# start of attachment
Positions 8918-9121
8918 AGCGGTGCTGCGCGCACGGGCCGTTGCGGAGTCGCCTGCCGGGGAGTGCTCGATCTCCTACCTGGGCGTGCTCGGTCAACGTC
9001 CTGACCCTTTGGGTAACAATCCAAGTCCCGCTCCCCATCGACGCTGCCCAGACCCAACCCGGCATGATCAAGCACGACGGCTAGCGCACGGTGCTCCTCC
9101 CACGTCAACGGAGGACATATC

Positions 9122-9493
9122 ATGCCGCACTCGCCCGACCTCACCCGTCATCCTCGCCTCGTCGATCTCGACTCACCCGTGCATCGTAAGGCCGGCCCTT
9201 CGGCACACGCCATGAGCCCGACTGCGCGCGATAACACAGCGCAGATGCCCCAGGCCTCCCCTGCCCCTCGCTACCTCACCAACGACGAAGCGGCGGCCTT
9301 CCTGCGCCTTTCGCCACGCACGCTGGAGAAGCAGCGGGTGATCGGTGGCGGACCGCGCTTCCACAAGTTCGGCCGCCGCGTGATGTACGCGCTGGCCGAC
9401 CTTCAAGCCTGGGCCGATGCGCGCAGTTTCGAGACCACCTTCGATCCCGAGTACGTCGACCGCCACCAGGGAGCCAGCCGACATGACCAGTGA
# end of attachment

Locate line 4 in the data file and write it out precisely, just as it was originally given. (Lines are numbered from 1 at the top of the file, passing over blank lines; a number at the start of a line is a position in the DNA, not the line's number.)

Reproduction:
9101 CACGTCAACGGAGGACATATC